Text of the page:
How to Cook Casserole: The ‘Only Way’ to Cook It to Avoid a ‘Soggy’ Dish – 6 ‘Rules’ to Follow

How to Cook Casserole: The ‘Only Way’ to Cook It to Avoid a ‘Soggy’ Dish – 6 ‘Rules’ to Follow

There’s nothing better than a hearty one-pot meal on a cold night, so it can be disappointing when you go to tuck into the dish and find it’s soggy or missing something. Most casserole recipes use a mixture of protein, vegetables, sauce and starch as a base, which, while simple, is more important to get right than you think. Cooking experts have shared six “rules” to follow when making casserole to master this “versatile” dish.

According to Vered DeLeeuw, founder of Healthy Recipes Blog, casseroles are an “excellent vessel” for using up any leftover ingredients you have in the kitchen, from old vegetables and herbs to off-cuts of meat and fish.

She said: “They’re incredibly versatile. They’re usually big enough to feed a crowd, and the leftovers keep well and can be frozen for later use. And they’re warm and comforting, which makes them ideal for winter.”

But despite being known as a “leftover” meal, making casseroles with the wrong ingredients can quickly ruin the entire dish. The food blogger explained that everything from raw materials to the order in which you add ingredients can affect the quality of the final result.

But before you start preparing leftovers in your kitchen, it’s most important to make sure you have the right tools to work with.

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Use the right dish

Casey LaClair, co-founder of explained that “the first essential rule” of making a good pot is choosing the right size to start. She noted that although many people only take the largest dish from the cupboard, it is not always suitable for making this varied dish.

In fact, while a nine-by-13-inch pan may seem large enough, it should actually have the capacity to hold enough pot to fill it three-quarters to the top. According to the food blogger, this is to avoid over- or under-cooking the ingredients.

Precook certain ingredients

When it comes to cooking the different elements of a pot evenly, Casey recommended giving some of the ingredients a head start before adding them to the main dish, especially pasta and vegetables.

She explained that doing is “the only way” to make a casserole with a “satisfying texture” as it prevents them from drying out in the oven.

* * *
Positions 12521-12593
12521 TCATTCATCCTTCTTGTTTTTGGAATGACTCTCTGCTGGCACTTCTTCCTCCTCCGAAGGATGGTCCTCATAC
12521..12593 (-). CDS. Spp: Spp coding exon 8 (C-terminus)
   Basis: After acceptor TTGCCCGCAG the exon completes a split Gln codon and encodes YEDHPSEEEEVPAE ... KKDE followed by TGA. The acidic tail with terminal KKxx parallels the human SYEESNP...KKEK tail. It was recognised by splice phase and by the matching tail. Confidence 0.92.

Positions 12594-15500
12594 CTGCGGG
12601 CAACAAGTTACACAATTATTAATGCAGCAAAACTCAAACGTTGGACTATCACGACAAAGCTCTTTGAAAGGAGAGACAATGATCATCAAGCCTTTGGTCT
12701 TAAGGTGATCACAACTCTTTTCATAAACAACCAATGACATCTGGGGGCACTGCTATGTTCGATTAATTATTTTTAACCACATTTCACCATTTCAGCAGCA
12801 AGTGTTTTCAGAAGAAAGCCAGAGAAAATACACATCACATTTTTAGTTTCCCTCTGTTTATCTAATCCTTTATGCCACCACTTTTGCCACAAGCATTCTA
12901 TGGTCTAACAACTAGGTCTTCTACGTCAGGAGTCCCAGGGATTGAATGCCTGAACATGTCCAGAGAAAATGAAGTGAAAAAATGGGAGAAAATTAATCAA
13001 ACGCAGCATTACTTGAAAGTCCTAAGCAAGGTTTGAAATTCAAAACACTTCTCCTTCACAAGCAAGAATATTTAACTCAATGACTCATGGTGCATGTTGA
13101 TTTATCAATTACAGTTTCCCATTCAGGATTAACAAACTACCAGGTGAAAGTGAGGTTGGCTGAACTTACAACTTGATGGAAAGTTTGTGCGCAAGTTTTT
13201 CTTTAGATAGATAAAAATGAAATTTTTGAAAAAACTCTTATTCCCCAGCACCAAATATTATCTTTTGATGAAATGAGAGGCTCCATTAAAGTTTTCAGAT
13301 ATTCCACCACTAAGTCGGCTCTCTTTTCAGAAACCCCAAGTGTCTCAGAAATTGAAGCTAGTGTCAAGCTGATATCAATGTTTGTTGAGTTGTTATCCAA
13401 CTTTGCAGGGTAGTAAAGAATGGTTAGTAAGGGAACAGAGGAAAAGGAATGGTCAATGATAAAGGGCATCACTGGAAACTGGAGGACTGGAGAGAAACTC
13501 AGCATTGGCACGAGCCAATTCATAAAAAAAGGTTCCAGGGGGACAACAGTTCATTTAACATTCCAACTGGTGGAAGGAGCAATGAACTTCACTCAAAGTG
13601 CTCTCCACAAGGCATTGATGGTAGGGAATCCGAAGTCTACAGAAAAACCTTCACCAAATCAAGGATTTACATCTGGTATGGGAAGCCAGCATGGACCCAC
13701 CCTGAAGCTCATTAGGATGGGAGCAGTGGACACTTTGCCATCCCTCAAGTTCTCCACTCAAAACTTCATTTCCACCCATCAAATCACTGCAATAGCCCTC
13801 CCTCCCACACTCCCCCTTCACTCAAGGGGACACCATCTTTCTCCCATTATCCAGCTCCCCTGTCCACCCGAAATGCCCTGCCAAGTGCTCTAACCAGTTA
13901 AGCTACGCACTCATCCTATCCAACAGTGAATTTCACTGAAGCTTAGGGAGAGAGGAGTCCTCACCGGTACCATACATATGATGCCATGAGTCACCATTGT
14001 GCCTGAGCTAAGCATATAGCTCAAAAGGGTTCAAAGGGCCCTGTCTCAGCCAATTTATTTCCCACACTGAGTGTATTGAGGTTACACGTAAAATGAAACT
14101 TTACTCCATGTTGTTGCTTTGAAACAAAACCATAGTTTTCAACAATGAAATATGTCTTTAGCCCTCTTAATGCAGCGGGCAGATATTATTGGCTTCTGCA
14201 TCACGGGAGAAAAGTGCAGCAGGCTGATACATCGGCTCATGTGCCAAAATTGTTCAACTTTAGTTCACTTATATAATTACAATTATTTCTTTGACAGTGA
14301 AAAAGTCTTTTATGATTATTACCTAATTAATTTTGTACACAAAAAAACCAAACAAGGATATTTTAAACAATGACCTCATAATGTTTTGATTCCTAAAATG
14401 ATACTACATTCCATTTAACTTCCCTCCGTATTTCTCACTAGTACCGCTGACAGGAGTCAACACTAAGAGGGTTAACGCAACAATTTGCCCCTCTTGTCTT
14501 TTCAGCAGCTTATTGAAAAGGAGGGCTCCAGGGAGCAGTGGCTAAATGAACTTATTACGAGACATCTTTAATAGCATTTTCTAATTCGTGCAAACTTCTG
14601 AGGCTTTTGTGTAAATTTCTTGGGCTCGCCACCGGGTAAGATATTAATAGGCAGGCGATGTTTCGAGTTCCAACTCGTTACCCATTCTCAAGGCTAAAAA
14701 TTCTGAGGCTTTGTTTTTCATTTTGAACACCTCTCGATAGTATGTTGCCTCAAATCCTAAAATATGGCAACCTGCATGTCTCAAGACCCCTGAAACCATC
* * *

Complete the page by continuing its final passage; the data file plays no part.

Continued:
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Steer clear of frozen objects

As a main element in most stews, it is crucial to get the vegetables right for the flavor of the dish. To make sure you don’t miss out on the flavor, the cooking experts warned against using frozen ingredients.

Although often cheaper and significantly more durable, frozen vegetables tend to release a lot of water when heated, which can make the pot “soggy,” according to Vered.

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Instead, it’s best to stick to older, fresh ingredients that may look a little past their use-by date. These are generally safe to eat as long as they show no signs of mold growth.

When it comes to adding meat to a pot, the rules are a little different for what you should and shouldn’t do.

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Shred-cook all meat

Vered explained that cooking all raw meat before tossing it in the dish is “important” for obvious reasons — to ensure the protein is fully cooked.

This is especially important for chicken casserole recipes for both food safety and to preserve the thick texture of your casserole.

The food blogger said: “This also prevents the meat from escaping into the pot as it cooks, which will result in a watery pot. Just be careful not to overcook the meat – remember it will continue to cook once inside the pot.”

Use lots of spices

For added flavor when dealing with dull meat, don’t be afraid to “use liberal spices and herbs”. According to Vered, you can “almost not overdo it” when it comes to a pot, it’s down to your own personal taste.

Do not serve it right away

After preparing a stew, it can be tempting to serve it straight away, straight from the oven to the table. However, it is important to let it cool beforehand for several reasons.

Food blogger Casey noted that one benefit of leaving the dish off the heat for 15 minutes is that the boiling juices have time to settle and thicken. She noted that this is especially important if you’re concerned about the liquid resembling “a dripping soup.”

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If you don’t want to eat the stew straight away, it can be stored covered in the fridge for up to four days. When it’s time to reheat it, you can do it uncovered in the middle of a low heat oven (around 148C).

Casey noted that preheating is not necessary since you don’t want to place a cold ceramic plate in a hot oven. Rather, let the temperature warm up around it.

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